Qiuming Cheng obtained his PhD in Earth Science at the University of Ottawa in 1994, spent a year as PDF at the Geological Survey of Canada and soon become a professor with cross appointments in the Dept. of Earth and Space Science and Dept. of Geography at York University, Toronto.
Professor Cheng’s research focuses on the development and application of modern mathematical geocomplexity theories for modeling nonlinear geo-processes and for the quantitative prediction of mineral resources.
His pioneering research on the new fractal density theory and local singularity analysis made major impacts on several geoscientific disciplines, including those concerned with extreme geological events originated from nonlinear processes of plate tectonics such as formation of supercontinents, magmatism, mid-ocean ridge heat flow, earth quakes and mineralization.
He has authored and co-authored more than 300 refereed journal papers and book chapters and delivered over 100 invited and keynote presentations.
His work on geochemical anomalies recognition by fractal methods has opened a new and emerging sub-field of exploration and environment geochemistry and his paper has become the most cited papers in the field.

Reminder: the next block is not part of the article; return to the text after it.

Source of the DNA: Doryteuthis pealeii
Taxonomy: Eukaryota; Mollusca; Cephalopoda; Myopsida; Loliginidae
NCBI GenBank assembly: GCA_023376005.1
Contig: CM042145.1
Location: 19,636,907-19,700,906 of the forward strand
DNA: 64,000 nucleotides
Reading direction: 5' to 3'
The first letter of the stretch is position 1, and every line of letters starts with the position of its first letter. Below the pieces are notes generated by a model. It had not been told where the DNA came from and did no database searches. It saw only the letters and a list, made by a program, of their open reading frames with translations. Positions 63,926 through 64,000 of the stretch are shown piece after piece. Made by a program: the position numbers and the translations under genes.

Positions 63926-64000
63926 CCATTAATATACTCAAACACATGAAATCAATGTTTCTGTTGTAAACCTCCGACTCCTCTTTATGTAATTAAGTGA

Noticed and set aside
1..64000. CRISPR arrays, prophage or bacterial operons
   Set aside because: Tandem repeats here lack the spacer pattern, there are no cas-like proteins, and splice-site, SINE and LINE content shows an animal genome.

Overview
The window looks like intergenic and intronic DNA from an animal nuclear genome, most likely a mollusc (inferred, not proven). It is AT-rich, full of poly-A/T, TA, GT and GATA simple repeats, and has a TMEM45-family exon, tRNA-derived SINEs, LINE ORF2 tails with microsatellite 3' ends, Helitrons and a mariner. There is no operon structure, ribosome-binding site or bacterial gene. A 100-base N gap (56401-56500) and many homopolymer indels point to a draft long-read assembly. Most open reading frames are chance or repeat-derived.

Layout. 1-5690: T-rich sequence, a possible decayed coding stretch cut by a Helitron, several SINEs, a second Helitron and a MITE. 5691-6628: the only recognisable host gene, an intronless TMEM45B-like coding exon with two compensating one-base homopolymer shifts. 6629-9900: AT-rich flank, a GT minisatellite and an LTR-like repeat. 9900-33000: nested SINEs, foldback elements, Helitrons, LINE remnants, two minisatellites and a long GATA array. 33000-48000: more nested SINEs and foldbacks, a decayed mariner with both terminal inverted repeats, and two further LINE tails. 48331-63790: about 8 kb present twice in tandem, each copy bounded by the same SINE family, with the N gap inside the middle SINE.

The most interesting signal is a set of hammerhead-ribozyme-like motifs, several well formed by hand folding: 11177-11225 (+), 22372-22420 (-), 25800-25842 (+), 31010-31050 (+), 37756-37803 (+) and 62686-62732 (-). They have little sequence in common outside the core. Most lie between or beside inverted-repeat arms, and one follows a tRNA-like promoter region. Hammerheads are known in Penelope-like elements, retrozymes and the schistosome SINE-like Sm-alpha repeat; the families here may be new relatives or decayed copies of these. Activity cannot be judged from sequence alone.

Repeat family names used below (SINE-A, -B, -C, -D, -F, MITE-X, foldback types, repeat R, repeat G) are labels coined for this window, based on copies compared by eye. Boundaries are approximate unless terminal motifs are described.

Applications of these methods have led to several discoveries of new mineral deposits in China and worldwide. Professor Cheng has received several prestigious awards including the Krumbein Medal, the highest award given by the International Association for Mathematical Geosciences.
Professor Cheng has served as associate editors for Computers & Geosciences and Journal of Exploration Geochemistry. He has served as President of International Association for Mathematical Geosciences (IAMG) (2012-2016) and President of International Union of Geological Sciences (IUGS) (2016-2020).